Universal 8-bit computer from scratch
A foundational, hands-on project for learning electronics, physics, programming, and computation. Adapted for novice students from Ben Eater’s Youtube Video Series , and Alberto Malvino’s “Digital Computer Electronics”, 1976.
The 8-bit computer is a “simple as possible but universal” CPU from discrete logic chips on 14 breadboards. Going from simple switches to logic gates to building block circuits to functional modules, all the way to an integrated system – no steps are skipped and nothing is asked to be taken on faith. The flow of the project encompasses the progression through various levels of abstraction, finally getting to the interface between hardware and software. Students see first hand how simple operations on binary 1’s and 0’s are combined and organized into a computer with a universal instruction set. In the final module of the project, students create their own assembly level instructions, figuring out how to set the control signals to achieve them, and write their own programs to perform more complex tasks. At a practical level, building the 8-bit computer forever demystifies how computers actually work. At a deeper level, it elucidates the fundamental nature of computation. The students see how the computer that they themselves built, with their own two hands, connects the abstract world with the physical world, math with science.
I have learned a lot from the 8-bit breadboard computer project and I have never been so excited to attend class before because of it. I have learned more concepts from the project than I have learned from all my other classes combined.
High School Junior at SVCTE, March 2020
Electronics & Computation CTE Course
A 520 hour Career Technical Education course (development in progress) that leverages the focus, flexibility, and practical bent of CTE with traditional core academics. The course will be 3hrs/day and be UC A-G certified (Math, Lab Science and History). The course is anchored around the Universal 8-bit Computer Project during the first half, then transitioning to individual and group self-selected projects for students that are ready. The concentrated hours and in class flipped/blended approach also allows for individual and group tutoring to backfill holes in students knowledge, thus realizing the lofty yet elusive goal of a truly mastery based approach to education. Students completing the course will be well positioned to get their foot in the door in the high tech industry, in hardware or software, as well as primed for an engineering or science degree program at college.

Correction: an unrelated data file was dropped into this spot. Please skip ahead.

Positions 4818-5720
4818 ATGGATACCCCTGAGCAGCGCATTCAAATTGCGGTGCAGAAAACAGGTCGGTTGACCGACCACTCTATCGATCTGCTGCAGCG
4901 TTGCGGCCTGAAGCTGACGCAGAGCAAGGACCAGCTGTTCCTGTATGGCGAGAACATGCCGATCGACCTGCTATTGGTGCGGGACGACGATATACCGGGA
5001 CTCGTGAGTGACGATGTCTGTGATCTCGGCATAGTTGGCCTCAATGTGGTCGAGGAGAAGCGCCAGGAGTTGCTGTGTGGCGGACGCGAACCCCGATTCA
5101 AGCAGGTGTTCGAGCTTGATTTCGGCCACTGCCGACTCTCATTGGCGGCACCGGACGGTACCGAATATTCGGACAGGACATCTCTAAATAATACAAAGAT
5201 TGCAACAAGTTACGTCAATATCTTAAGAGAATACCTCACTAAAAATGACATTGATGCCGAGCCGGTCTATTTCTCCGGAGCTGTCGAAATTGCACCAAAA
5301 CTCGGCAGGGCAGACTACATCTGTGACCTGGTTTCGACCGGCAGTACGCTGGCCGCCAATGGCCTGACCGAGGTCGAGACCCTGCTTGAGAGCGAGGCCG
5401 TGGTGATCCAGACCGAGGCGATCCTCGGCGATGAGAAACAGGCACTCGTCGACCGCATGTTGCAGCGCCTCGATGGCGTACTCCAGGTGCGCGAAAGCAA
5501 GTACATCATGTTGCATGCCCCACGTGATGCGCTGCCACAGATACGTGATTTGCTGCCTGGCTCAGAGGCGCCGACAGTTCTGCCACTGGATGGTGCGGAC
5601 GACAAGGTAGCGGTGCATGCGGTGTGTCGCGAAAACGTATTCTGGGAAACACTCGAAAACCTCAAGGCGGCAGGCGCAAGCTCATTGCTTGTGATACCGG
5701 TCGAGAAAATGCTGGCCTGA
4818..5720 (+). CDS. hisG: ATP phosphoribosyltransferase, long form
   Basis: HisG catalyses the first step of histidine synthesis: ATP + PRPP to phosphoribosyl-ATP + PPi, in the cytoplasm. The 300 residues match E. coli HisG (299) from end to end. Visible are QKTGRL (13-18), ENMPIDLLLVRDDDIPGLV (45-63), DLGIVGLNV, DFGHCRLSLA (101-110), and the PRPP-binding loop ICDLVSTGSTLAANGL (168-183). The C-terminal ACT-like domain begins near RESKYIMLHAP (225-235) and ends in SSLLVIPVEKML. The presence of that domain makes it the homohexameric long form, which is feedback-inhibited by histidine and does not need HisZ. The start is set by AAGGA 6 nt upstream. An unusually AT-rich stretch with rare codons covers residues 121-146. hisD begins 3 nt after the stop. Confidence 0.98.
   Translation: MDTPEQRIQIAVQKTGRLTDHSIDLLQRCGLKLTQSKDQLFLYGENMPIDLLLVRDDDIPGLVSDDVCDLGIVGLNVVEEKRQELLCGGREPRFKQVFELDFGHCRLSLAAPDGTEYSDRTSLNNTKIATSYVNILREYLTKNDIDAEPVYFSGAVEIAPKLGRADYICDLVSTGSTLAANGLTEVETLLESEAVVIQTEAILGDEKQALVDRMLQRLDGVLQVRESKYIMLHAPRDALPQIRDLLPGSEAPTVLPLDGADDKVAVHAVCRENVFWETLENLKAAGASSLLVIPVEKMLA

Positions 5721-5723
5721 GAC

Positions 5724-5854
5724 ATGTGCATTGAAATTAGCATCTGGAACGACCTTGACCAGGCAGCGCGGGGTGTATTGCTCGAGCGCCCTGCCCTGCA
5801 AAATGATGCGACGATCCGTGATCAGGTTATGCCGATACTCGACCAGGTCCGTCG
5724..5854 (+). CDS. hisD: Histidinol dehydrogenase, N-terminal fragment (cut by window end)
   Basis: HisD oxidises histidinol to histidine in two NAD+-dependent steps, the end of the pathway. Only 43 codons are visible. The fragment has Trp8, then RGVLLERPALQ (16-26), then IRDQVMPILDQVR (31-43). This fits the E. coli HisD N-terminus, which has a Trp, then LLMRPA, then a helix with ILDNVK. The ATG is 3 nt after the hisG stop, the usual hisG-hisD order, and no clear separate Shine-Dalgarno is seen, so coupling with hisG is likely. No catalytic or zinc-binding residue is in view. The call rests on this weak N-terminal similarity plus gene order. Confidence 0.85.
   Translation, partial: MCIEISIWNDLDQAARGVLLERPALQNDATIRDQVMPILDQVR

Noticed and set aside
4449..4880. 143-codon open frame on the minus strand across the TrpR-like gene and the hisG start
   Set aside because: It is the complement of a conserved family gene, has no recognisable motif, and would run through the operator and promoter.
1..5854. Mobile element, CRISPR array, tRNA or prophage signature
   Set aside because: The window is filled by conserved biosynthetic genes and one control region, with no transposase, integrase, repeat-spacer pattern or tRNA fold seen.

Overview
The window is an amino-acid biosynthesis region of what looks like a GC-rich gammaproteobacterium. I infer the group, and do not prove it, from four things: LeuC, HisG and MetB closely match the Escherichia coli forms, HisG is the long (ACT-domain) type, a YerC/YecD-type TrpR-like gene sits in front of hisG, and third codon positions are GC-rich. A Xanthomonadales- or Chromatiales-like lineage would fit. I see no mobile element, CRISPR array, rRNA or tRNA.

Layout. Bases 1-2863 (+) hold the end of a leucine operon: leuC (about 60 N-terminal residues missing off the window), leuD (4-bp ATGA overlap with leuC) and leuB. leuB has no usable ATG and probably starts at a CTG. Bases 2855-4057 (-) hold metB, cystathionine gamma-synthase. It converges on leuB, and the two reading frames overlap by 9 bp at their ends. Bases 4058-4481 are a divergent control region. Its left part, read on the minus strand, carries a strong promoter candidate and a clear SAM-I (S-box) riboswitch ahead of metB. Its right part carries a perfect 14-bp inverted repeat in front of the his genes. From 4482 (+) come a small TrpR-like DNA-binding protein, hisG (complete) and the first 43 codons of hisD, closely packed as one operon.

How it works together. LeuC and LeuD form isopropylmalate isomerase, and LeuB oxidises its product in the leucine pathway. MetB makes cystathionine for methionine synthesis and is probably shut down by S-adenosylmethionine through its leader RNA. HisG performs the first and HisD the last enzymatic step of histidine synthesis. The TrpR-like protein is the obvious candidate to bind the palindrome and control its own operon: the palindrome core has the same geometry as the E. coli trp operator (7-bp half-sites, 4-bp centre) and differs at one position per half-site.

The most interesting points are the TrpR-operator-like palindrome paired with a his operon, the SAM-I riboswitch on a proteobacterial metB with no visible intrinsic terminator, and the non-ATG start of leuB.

UPDATE May, 2020
In January, 2020, FoF Founder Randy True started teaching a 10 week pilot version of Universal 8-Bit Computer Curriculum at the Silicon Valley CTE campus in San Jose, in Mechatronics teacher Jim Burnham’s 2 classes. The pilot was going very well with all 14 students in the 3-hour afternoon class having completed the first 3 modules, and 20 students in the 2-hour morning class having completed the Clock module. New content was produced, in the form of videos of the updated student computer build as well as several mastery exercises of core electronics concepts. The new video count stands at 67, with many added to the EdPuzzle platform where questions can be embedded and student view progress tracked. An intensive week-long push in March culminated on the day school closed, providing the materials for all 34 students to build their 8-bit computers at home with distance learning support. The “remote” program is part of Focus on Foundations’ roadmap, with the coronavirus crisis just pulling it forward. For a framework, in addition to Ben Eater’s Youtube videos, FoF videos, and FoF slides, a Slack workspace was set up for students and teachers to collaborate. It is organized with channels for each module, and provides a searchable history for troubleshooting.